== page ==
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Transiting Syria
By Evelyn - 11 Oct, 1999

Page 2 of 3

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We spent only two days in Damascus but don't ever remember having once been hustled by salesmen or touts. We wandered the narrow streets of the old city viewing the crumbling walls and decaying building facades. There seemed to be no glitzy advertising, no frivolous imagery; only the ubiquitous images of Syrian President Hafez Assad adorned shopwindows and hung imposingly in public spaces. We easily became part of the flow of people setting up shop, making deliveries, getting daily supplies. We saw other tourists, but they too seemed integrated into the dominant local scene. Though we were often greeted with friendly smiles, people seemed largely unbothered by and with the presence of foreigners.

Syria as a destination certainly has enough in the way of historical sites to attract visitors, but the government seems to be in no hurry to exploit its potential and cash in on tourist dollars. Entrance fees to major sites of interest are nominal by comparison to other places. In Damascus, we visited the Omayyad Mosque to see the complex and again just to sit inside the mosque. Both times we paid a 20 cent (US) entry charge, which was even too little for gate officials to bother with. This site was not at all oriented towards tourists—it was used the way it was intended—as a place of for prayer.

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Inside Omayyad, we spotted a group of Pakistani Muslim men and women. They looked excited and appreciative to be in this mosque. Here there were no hordes of loud-talking tourists being off-loaded from air-conditioned buses—instead visitors were pilgrims from other nationalities. I watched as three blind Syrian men grope their way to what I imagined to be their usual spot, one beside the next, each fingering a string of prayer beads. At one point one of them said something that broke their collective silence into irrepressible laughter. Somewhat guiltily, I openly stared at them for the next ten minutes. I was delighted by their giddiness, like schoolkids weary of being caught by the teacher, wiping tears from their eyes and fanning their flushed faces in effort to regain composure.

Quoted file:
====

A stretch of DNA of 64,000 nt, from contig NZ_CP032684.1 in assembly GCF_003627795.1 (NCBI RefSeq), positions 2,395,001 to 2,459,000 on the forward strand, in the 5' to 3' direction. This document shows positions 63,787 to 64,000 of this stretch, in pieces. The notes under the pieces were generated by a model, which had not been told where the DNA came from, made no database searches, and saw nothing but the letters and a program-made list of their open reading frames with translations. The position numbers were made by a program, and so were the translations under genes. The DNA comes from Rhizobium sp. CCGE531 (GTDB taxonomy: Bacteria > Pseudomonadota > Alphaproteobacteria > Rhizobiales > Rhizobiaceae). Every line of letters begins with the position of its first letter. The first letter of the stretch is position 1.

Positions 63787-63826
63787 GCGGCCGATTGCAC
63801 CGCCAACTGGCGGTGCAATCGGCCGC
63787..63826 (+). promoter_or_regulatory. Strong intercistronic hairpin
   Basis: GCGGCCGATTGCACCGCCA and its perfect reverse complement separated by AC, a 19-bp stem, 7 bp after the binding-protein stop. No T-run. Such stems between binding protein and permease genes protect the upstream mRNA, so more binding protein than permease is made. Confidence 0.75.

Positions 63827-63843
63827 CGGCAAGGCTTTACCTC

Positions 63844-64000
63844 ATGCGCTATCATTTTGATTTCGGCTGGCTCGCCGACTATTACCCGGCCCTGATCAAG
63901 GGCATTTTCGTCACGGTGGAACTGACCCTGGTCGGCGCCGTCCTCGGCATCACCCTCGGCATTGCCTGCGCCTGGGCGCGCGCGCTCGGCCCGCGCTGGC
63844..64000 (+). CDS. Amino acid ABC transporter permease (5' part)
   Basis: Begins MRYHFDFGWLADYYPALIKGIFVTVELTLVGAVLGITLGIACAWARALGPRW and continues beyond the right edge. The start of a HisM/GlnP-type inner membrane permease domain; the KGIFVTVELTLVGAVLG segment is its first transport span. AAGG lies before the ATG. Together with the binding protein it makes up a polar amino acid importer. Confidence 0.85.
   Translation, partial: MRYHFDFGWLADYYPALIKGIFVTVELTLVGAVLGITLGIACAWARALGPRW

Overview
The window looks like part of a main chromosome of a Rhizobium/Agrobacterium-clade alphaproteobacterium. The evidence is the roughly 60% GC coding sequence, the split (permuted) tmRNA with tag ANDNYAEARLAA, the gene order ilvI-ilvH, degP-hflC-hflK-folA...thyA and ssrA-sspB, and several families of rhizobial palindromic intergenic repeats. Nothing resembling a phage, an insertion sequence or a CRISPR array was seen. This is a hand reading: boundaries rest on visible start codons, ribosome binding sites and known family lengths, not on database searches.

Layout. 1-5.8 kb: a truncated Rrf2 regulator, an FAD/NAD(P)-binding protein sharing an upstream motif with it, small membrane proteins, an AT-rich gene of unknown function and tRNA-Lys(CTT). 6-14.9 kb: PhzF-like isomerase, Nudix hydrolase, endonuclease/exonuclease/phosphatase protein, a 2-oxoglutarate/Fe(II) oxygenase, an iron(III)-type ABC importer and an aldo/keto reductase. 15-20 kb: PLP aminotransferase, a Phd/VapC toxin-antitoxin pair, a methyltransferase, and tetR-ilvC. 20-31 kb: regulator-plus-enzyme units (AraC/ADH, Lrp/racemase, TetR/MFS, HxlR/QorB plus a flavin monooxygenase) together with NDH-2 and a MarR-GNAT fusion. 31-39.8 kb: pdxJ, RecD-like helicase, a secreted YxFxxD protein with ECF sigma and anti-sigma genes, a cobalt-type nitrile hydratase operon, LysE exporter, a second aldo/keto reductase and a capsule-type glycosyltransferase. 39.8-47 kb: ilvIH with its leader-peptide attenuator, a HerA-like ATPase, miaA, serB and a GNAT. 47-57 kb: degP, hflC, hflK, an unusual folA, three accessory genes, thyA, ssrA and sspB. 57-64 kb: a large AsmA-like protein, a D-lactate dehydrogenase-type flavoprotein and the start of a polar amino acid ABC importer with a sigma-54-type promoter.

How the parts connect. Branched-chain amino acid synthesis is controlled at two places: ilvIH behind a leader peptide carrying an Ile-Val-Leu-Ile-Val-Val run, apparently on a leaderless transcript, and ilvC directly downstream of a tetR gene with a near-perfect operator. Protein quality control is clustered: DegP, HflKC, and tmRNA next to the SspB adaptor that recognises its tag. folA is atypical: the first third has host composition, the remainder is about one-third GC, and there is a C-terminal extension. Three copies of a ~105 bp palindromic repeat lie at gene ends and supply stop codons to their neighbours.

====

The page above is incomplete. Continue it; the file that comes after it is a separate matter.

We moved on to the desert oasis town of Palmyra where rows and rows of ancient Greek columns dating back to the 2nd century still stand. The site is impressive and part of the town is unmistakenly developed to serve tourists. But even here, the country's biggest attraction, you can wander the site free of charge and largely unencumbered (except maybe by other tourists walking into your camera frame). People again seemed to bother little with the tourists.

We continued our linear path north of the country, stopping at a town called Hama famous for its giant old water wheels, or 'norias', which now only stand decaying in a littered, dried-up riverbed. The few pockets of water were green puddles festering with insects. What I'll remember most about the place is a kid, not more than 10yrs of age, working at his family's restaurant and ever eager to express his hospitality. Between rounds of fervant tomato-chopping and knife-sharpening where he would glance over at us to see that we were indeed admiring his skill, he served us multiple cups of tea. After our meal, he ran ran across the way to a bakery and returned with a small cookie in each hand to give us as dessert.




Transiting Syria

  New York
    New York City
  West Africa
    The Gambia
Middle East
    Palestinian Territories
    Eastern Anatolia
    Central Anatolia
    Pushkar Fair
    Madhya Pradesh
    Uttar Pradesh
    West Bengal
    Sikkim & the NE
    (Rep. of China - Taiwan)
  USA - San Francisco, CA

"He who has a why to live can bear almost any how."
-- Nietzsche
  © 1999/2000 ~ All Manners Demured.